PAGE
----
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The cooperation of five X-ray laboratories has made possible the collection of interesting and instructive data concerning the utilization of radiographic examination for metallurgical control and inspection over a wide range of castings. The relative definition of ordinary defects upon the films varies with the general laboratory technique, the type and location of the defect with respect to the direction of the beam and especially with the thickness of the sections. The more familiar imperfections readily interpreted from the films are shrink-age cavities, flocculent shrink, blowholes from mold or metal gases, cracks, inclusions, and pronounced dendritic formations. Arbitrary specifications frequently impose hardships upon the foundry and unnecessarily increase the ultimate cost to the consumer. Maintenance of adequate standards without expensive destructive testing is an outstanding advantage of radiographic inspection. In the laboratories of the Aluminum Company of America, radiography has been used primarily in the development of satisfactory casting or fabricating technique and to a comparatively small extent for the routine inspection of commercial products. The Electro-Alloys Co. and the American Manganese Steel Co. have utilized X-ray examination for similar purposes. The unit at Rock Island Arsenal has been used strictly as an inspection tool. Manufacturers submit sample castings which are radiographed throughout. Complete reports are forwarded to the producer for his information and guidance. The Watertown Arsenal has combined both production and inspection routine as the problems arise. The employment of small-scale pilot castings (175:1 by weight) for the study of homogeneity control and the attainment of directional solidification in production is described in detail.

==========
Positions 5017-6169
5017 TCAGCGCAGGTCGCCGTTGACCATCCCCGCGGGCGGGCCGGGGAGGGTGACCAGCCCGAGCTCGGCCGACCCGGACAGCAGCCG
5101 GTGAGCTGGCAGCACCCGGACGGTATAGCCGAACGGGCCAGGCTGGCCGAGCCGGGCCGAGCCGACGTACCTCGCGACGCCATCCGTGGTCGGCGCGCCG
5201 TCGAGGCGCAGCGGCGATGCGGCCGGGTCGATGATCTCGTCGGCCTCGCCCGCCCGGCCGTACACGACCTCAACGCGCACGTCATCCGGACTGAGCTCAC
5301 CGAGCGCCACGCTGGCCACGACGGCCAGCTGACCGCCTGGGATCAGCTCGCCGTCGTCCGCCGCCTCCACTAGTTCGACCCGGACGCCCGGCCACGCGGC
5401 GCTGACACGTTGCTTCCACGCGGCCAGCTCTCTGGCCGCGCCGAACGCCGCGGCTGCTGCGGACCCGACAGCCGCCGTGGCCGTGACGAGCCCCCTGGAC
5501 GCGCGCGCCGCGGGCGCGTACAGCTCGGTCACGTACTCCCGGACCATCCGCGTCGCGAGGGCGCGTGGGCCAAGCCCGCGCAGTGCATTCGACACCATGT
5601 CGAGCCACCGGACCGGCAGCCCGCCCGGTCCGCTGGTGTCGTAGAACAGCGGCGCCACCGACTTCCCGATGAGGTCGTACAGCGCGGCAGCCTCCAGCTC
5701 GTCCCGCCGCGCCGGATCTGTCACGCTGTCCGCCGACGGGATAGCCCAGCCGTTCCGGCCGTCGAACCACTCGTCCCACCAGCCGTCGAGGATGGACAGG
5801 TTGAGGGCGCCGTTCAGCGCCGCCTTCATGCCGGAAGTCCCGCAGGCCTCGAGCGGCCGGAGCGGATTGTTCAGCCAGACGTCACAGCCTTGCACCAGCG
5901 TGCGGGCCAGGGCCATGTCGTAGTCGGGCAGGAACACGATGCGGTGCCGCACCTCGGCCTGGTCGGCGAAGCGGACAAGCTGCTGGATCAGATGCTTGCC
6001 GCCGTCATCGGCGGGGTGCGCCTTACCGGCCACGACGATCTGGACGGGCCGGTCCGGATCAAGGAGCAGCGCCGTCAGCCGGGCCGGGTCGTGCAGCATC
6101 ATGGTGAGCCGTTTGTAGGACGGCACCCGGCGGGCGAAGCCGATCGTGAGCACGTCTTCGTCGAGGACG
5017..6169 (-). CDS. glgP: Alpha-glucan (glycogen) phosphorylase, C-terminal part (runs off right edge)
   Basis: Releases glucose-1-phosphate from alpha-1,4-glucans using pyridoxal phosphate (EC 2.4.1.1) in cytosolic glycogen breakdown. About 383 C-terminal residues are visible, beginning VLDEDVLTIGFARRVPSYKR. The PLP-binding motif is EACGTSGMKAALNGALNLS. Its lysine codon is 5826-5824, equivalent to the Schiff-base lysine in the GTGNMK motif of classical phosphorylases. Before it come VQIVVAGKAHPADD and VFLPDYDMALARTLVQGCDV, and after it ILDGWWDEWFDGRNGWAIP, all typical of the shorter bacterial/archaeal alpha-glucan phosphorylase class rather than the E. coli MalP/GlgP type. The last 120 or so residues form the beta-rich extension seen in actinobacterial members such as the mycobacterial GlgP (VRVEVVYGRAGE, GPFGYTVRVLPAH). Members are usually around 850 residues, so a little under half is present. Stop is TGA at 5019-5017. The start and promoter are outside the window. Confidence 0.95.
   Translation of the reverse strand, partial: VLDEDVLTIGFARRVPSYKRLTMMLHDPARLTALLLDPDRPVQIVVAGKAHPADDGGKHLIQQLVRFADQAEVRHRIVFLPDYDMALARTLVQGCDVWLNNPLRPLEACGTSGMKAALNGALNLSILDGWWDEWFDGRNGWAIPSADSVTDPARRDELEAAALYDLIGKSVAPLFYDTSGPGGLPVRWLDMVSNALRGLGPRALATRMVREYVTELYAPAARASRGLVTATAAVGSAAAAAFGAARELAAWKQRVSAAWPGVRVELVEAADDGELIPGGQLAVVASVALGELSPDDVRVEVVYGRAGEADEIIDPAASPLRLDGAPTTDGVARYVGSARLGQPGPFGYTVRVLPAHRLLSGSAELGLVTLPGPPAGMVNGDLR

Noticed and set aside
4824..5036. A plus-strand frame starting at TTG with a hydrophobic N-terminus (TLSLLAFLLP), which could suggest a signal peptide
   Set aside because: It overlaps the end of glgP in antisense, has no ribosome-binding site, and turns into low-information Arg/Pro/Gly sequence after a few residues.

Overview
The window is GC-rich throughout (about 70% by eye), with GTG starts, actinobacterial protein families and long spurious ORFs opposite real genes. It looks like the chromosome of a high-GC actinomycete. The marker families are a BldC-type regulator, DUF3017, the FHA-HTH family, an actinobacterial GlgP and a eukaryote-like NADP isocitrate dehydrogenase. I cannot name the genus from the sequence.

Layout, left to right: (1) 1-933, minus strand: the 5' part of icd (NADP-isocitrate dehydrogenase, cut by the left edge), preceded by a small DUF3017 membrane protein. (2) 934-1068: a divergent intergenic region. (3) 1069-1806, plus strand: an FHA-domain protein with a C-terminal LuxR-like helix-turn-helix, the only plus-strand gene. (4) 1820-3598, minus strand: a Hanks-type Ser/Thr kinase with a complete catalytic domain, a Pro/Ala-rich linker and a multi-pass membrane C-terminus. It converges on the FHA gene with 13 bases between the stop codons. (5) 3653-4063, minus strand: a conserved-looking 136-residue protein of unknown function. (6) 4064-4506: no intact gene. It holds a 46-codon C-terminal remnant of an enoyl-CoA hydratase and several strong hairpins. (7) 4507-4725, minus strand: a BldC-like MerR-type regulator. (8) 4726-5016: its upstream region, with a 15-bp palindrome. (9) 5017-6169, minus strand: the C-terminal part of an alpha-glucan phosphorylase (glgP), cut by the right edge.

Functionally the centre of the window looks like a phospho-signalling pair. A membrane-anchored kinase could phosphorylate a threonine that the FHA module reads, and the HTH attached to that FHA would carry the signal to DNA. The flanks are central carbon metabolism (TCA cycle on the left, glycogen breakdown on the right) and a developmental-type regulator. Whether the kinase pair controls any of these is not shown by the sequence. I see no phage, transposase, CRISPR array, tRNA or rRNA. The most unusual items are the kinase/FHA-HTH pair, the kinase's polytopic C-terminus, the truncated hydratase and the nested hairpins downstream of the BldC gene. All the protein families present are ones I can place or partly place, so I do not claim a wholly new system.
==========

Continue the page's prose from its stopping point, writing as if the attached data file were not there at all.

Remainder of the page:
Chief Metallurgist, The American Brake Shoe and Foundry Co., Mahwah, N. J.